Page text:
A nonpolar csgE− deletion mutant (MHR480) (17) produced pale, non CR–binding colonies similar to those produced by a csgA mutant (9). Despite the pale-colony phenotype, MHR480 (csgE−), but not a csgE−A− double mutant, produced fibers that reacted with anti-CsgA. However, these structures were less abundant than wild-type curli and were architecturally distinct in that they tended to arrange into rings (Fig. 3C). In the csgE− cells, no SDS-soluble CsgA could be detected, and the total amount of SDS-insoluble CsgA was markedly reduced (CsgA was detected in the FA-treated sample only after extended exposure) (Fig. 3B). A csgE− mutant was unable to donate CsgA subunits when cross-streaked against the CsgB+ recipient (Fig. 3D). However, a csgE−mutant retained the ability to act as a recipient and guide CsgA polymerization, because it stained CR-positive when cross-streaked against a CsgA+ donor (Fig. 3D). This staining was weaker than that observed on a CsgB+ recipient cross-streaked against a CsgA+ donor (Fig. 3D), suggesting that in addition to the CsgA stability defect, csgE− bacteria are also partially defective in their ability to nucleate exogenous CsgA. A csgB−E− double mutant was unable to accept or donate CsgA (Fig. 3D).
To understand the requirements for subunit polymerization, we purified CsgA in a soluble form and analyzed its polymerization in vitro. A six-histidine–tagged version of csgA (CsgA-his) was cloned behind the IPTG (isopropyl-β-D-thiogalactopyranoside)-inducible trc promoter in pHL3 (17), to create pMC3 (19). Plasmid-derived CsgA-his complemented fiber formation and CR binding in a csgA− mutant (9). To produce soluble, nonpolymerized CsgA, we transformed pMC3 (csgA-his) into LSR6 (C600:ΔcsgDEFG;ΔcsgBA) (19). However, attempts to detect CsgA-his protein expressed in LSR6 were unsuccessful (Fig. 4A). When LSR6/pMC3 (csgA-his) was transformed with pMC5 (csgEFG) or pMC1 (csgG), CsgA-his could be detected in the culture supernatants (Fig. 4A). Under these growth conditions (logarithmic growth in LB broth), only CsgG, and not CsgE, was required for efficient CsgA stabilization and secretion.
CsgA-his was purified from the supernatant of LSR6/pMC3/pMC5 and LSR6/pMC3/pMC1 by standard nickel affinity chromatography (Fig. 4B). Immediately after elution from the nitrilotriacetic acid (NTA) agarose column, solutions containing purified CsgA-his were clear with no evidence of aggregation, and EM of this material revealed no fibers (9). CD analysis of this material indicated that soluble CsgA-his, unlike curli, was not rich in β-sheet secondary structure (Fig. 4C). However, after prolonged incubation (4°C for 4 to 12 hours), the CsgA-his solutions became opaque and noticeably viscous. EM analysis revealed that fibers had formed that were similar to those produced by wild-type bacteria (Fig. 4D). The in vitro–assembled CsgA-his fibers, but not the CsgA-his soluble precursors, were able to bind CR and cause a red shift (Fig. 4E), signifying that they had adopted the cross β structure conserved in all amyloid fibers. CsgA purified from cells expressing csgEFG or only csgG formed CR-binding fibers with indistinguishable kinetics (9). Thus, although CsgB and CsgEFG are required to facilitate efficient polymerization in vivo, they are not required for polymerization to proceed under these in vitro conditions. A critical function of the nucleation-precipitation assembly machinery may be to prevent CsgA polymerization within the cell and accelerate it at the cell surface.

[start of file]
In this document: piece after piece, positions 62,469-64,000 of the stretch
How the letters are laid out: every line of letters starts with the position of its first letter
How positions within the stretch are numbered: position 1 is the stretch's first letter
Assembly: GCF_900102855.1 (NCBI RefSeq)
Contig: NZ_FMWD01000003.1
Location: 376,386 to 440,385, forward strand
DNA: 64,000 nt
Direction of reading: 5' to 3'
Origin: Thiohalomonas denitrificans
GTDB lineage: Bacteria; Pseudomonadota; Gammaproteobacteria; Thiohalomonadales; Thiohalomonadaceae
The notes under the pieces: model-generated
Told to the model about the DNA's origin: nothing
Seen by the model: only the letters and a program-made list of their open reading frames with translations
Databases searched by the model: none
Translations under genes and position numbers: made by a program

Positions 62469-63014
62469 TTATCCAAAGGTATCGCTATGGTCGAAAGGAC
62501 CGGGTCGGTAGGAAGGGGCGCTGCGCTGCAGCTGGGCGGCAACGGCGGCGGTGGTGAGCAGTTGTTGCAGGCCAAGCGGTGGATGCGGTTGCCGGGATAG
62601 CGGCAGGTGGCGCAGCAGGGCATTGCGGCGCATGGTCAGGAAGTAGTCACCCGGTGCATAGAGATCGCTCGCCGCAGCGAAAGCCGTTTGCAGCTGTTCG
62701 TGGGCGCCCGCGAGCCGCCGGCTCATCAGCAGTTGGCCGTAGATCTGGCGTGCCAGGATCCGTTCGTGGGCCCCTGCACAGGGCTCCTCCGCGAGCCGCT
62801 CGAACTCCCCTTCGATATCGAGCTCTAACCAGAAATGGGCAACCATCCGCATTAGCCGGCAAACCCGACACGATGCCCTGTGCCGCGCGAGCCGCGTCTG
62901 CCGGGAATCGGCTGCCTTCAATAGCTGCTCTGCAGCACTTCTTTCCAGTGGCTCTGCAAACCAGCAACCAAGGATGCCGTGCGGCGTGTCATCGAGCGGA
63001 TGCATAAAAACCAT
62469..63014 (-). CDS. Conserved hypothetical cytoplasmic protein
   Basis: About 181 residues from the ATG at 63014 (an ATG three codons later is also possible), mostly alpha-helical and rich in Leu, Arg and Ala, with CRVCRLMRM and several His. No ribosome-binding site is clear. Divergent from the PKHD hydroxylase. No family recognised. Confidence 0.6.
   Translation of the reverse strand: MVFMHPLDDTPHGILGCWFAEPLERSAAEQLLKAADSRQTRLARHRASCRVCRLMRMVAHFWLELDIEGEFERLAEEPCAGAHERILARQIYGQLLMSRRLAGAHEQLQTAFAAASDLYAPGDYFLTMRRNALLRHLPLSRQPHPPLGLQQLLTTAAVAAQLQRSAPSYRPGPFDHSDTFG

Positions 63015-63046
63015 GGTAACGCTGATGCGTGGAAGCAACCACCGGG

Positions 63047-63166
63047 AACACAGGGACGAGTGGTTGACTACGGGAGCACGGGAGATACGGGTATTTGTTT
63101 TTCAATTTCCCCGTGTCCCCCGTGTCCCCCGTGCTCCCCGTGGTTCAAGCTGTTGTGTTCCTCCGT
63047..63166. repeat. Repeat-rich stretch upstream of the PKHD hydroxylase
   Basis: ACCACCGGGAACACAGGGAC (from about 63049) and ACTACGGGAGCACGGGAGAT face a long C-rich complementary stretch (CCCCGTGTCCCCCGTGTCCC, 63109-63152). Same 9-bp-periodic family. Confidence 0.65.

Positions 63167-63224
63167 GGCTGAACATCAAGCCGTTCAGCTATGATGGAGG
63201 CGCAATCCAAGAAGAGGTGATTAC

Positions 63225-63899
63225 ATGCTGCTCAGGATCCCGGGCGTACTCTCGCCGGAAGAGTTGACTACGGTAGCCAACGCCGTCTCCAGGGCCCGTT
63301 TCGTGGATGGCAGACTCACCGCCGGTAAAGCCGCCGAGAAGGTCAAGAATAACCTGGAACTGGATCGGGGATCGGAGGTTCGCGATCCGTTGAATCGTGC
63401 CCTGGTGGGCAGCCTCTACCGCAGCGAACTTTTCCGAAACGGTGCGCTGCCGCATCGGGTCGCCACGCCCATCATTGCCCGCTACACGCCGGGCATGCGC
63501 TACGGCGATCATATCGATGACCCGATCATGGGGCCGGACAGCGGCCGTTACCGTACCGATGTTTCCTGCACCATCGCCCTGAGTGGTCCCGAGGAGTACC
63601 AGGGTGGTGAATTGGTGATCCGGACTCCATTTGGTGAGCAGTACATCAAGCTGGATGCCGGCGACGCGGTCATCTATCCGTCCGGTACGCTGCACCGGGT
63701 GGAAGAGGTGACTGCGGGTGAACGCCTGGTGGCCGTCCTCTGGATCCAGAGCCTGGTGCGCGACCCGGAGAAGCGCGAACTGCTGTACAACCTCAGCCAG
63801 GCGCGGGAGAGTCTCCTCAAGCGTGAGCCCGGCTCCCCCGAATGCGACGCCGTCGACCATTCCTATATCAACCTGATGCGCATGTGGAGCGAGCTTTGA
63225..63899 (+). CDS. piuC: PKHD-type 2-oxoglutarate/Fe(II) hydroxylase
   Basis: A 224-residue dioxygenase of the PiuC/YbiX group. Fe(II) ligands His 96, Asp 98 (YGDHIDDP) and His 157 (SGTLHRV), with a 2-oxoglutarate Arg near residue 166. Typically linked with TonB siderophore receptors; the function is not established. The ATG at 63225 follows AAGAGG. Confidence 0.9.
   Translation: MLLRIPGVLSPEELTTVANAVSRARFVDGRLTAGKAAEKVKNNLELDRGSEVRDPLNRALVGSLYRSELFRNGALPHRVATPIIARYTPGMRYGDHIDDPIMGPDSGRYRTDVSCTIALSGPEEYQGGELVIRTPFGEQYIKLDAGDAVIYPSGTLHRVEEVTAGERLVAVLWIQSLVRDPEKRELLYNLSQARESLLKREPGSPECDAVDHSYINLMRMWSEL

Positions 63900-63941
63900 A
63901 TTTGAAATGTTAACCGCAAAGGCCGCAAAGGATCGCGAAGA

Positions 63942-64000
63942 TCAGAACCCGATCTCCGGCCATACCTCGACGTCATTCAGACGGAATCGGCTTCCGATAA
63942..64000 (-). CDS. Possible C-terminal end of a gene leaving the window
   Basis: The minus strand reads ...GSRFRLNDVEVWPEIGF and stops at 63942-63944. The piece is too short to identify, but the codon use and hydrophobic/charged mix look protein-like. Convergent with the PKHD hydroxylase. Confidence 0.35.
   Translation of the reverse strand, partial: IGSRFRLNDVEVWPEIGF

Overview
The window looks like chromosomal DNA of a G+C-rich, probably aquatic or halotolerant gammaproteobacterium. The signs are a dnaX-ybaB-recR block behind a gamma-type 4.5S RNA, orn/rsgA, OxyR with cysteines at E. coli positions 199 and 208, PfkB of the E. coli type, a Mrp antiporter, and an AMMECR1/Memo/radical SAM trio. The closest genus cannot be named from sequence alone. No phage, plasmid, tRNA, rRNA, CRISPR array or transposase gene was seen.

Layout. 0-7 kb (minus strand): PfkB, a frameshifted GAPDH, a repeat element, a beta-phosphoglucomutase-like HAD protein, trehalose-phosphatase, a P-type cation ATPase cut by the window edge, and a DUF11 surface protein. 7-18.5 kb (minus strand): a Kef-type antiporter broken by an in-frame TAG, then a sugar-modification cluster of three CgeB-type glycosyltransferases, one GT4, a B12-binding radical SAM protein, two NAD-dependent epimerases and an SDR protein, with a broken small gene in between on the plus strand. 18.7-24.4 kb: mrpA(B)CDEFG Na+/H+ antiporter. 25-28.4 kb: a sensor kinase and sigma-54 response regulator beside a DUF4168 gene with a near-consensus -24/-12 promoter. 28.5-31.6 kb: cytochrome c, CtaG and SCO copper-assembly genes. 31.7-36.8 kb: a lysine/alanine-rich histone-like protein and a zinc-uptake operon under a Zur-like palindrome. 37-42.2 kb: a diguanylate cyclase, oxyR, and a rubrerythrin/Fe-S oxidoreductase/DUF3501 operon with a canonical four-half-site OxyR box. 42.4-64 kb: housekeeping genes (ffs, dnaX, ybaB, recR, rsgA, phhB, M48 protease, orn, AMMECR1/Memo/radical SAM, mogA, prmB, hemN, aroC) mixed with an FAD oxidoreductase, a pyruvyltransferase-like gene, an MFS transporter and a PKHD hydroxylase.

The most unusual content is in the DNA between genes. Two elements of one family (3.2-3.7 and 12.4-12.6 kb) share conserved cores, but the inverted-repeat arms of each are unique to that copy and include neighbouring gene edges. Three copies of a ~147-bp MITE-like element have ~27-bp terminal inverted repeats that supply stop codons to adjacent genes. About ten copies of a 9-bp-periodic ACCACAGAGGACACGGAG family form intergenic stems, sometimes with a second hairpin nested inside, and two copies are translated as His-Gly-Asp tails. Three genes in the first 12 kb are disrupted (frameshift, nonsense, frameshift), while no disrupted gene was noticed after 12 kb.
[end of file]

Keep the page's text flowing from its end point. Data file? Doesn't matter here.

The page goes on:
Our demonstration that E. coli can produce extracellular amyloid-like fibers increases the recognized functional repertoire of amyloid fibers and provides a useful model system to study their formation. Purified amyloid fiber subunits associated with human diseases, such as the Aβ protein associated with Alzheimer’s disease, readily polymerize when incubated at high concentrations in vitro (20). However, the accessory proteins and conditions that facilitate in vivo polymerization of Aβ are incompletely understood. Understanding the regulation of curli subunit polymerization in E. coli will offer insight into the formation of eukaryotic amyloids. This work also raises the intriguing possibility that bacterial amyloids could play a role in certain human neurodegenerative and amyloid-related diseases. Future experiments will further examine the role of CsgB, CsgE, and CsgF during the in vivo polymerization of curli, and their function will be used as a model to understand the formation of other amyloids.
We thank members of the Hultgren lab and especially K. Dodson for helpful comments during the preparation of this manuscript. This work was supported by the Alzheimer’s Disease Research Center grant NIA P50 AG05681-17 and NIH grants AI29549, DK51406, and AI48689 (S.J.H.). S.N. acknowledges grants from the Swedish Medical Research Council (16x-10843) and Swedish Natural Science Research Council (3373-309). M.R.C. was supported by a Keck fellowship and by NIH fellowship 1 F32 AI10502-01A1.